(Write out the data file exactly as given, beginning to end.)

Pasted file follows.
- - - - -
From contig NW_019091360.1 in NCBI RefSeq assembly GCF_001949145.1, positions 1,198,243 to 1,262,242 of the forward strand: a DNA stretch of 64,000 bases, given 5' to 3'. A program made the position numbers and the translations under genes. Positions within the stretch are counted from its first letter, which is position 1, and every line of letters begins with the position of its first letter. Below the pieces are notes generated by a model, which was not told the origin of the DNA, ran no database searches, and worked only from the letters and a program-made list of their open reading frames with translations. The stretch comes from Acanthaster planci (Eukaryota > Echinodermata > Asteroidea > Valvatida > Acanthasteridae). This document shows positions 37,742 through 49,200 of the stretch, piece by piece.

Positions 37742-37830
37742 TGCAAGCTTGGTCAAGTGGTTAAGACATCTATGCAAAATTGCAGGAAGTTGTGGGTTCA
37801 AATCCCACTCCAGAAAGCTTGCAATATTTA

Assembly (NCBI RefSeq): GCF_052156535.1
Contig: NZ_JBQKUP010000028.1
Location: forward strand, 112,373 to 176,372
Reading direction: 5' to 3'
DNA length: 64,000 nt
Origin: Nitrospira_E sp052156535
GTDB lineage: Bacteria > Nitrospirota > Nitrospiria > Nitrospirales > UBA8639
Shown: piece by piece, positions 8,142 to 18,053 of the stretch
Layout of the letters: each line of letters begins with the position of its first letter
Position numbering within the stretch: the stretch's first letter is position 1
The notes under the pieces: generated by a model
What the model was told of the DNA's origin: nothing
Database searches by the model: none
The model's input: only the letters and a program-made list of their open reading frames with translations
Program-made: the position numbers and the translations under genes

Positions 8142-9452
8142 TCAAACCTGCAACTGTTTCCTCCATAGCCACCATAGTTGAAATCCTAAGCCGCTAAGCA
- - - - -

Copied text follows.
From contig NW_019091360.1 in NCBI RefSeq assembly GCF_001949145.1, positions 1,198,243 to 1,262,242 of the forward strand: a DNA stretch of 64,000 bases, given 5' to 3'. A program made the position numbers and the translations under genes. Positions within the stretch are counted from its first letter, which is position 1, and every line of letters begins with the position of its first letter. Below the pieces are notes generated by a model, which was not told the origin of the DNA, ran no database searches, and worked only from the letters and a program-made list of their open reading frames with translations. The stretch comes from Acanthaster planci (Eukaryota > Echinodermata > Asteroidea > Valvatida > Acanthasteridae). This document shows positions 37,742 through 49,200 of the stretch, piece by piece.

Positions 37742-37830
37742 TGCAAGCTTGGTCAAGTGGTTAAGACATCTATGCAAAATTGCAGGAAGTTGTGGGTTCA
37801 AATCCCACTCCAGAAAGCTTGCAATATTTA

Assembly (NCBI RefSeq): GCF_052156535.1
Contig: NZ_JBQKUP010000028.1
Location: forward strand, 112,373 to 176,372
Reading direction: 5' to 3'
DNA length: 64,000 nt
Origin: Nitrospira_E sp052156535
GTDB lineage: Bacteria > Nitrospirota > Nitrospiria > Nitrospirales > UBA8639
Shown: piece by piece, positions 8,142 to 18,053 of the stretch
Layout of the letters: each line of letters begins with the position of its first letter
Position numbering within the stretch: the stretch's first letter is position 1
The notes under the pieces: generated by a model
What the model was told of the DNA's origin: nothing
Database searches by the model: none
The model's input: only the letters and a program-made list of their open reading frames with translations
Program-made: the position numbers and the translations under genes

Positions 8142-9452
8142 TCAAACCTGCAACTGTTTCCTCCATAGCCACCATAGTTGAAATCCTAAGCCGCTAAGCA